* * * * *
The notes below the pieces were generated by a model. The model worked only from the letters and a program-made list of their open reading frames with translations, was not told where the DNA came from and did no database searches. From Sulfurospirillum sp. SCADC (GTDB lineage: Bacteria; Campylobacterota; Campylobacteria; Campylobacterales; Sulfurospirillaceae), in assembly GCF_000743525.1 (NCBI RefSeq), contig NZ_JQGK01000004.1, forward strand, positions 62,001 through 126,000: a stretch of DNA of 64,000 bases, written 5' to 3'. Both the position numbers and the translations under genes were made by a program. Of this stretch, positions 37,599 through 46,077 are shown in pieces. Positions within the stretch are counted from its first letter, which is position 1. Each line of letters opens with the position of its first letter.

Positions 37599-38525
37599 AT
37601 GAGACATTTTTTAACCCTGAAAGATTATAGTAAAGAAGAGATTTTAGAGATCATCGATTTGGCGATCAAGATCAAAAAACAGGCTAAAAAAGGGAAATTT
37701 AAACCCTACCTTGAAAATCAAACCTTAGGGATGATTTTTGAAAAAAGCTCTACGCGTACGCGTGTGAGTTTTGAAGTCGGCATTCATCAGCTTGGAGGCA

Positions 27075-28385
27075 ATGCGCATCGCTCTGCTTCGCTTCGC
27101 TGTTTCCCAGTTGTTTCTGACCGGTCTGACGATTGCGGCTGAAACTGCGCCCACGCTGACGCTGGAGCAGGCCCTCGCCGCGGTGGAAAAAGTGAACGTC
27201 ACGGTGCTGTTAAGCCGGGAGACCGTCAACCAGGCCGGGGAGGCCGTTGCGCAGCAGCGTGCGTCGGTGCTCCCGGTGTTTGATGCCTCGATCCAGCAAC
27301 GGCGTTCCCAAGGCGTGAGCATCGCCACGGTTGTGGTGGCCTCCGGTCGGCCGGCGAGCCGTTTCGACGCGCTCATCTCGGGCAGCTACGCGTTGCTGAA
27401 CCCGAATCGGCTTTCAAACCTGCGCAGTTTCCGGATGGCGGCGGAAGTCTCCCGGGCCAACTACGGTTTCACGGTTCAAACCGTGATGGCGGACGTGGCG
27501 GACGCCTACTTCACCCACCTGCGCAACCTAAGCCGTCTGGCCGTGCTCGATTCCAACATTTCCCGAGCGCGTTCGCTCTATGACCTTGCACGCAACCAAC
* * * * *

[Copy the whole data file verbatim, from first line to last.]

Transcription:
The notes below the pieces were generated by a model. The model worked only from the letters and a program-made list of their open reading frames with translations, was not told where the DNA came from and did no database searches. From Sulfurospirillum sp. SCADC (GTDB lineage: Bacteria; Campylobacterota; Campylobacteria; Campylobacterales; Sulfurospirillaceae), in assembly GCF_000743525.1 (NCBI RefSeq), contig NZ_JQGK01000004.1, forward strand, positions 62,001 through 126,000: a stretch of DNA of 64,000 bases, written 5' to 3'. Both the position numbers and the translations under genes were made by a program. Of this stretch, positions 37,599 through 46,077 are shown in pieces. Positions within the stretch are counted from its first letter, which is position 1. Each line of letters opens with the position of its first letter.

Positions 37599-38525
37599 AT
37601 GAGACATTTTTTAACCCTGAAAGATTATAGTAAAGAAGAGATTTTAGAGATCATCGATTTGGCGATCAAGATCAAAAAACAGGCTAAAAAAGGGAAATTT
37701 AAACCCTACCTTGAAAATCAAACCTTAGGGATGATTTTTGAAAAAAGCTCTACGCGTACGCGTGTGAGTTTTGAAGTCGGCATTCATCAGCTTGGAGGCA

Positions 27075-28385
27075 ATGCGCATCGCTCTGCTTCGCTTCGC
27101 TGTTTCCCAGTTGTTTCTGACCGGTCTGACGATTGCGGCTGAAACTGCGCCCACGCTGACGCTGGAGCAGGCCCTCGCCGCGGTGGAAAAAGTGAACGTC
27201 ACGGTGCTGTTAAGCCGGGAGACCGTCAACCAGGCCGGGGAGGCCGTTGCGCAGCAGCGTGCGTCGGTGCTCCCGGTGTTTGATGCCTCGATCCAGCAAC
27301 GGCGTTCCCAAGGCGTGAGCATCGCCACGGTTGTGGTGGCCTCCGGTCGGCCGGCGAGCCGTTTCGACGCGCTCATCTCGGGCAGCTACGCGTTGCTGAA
27401 CCCGAATCGGCTTTCAAACCTGCGCAGTTTCCGGATGGCGGCGGAAGTCTCCCGGGCCAACTACGGTTTCACGGTTCAAACCGTGATGGCGGACGTGGCG
27501 GACGCCTACTTCACCCACCTGCGCAACCTAAGCCGTCTGGCCGTGCTCGATTCCAACATTTCCCGAGCGCGTTCGCTCTATGACCTTGCACGCAACCAAC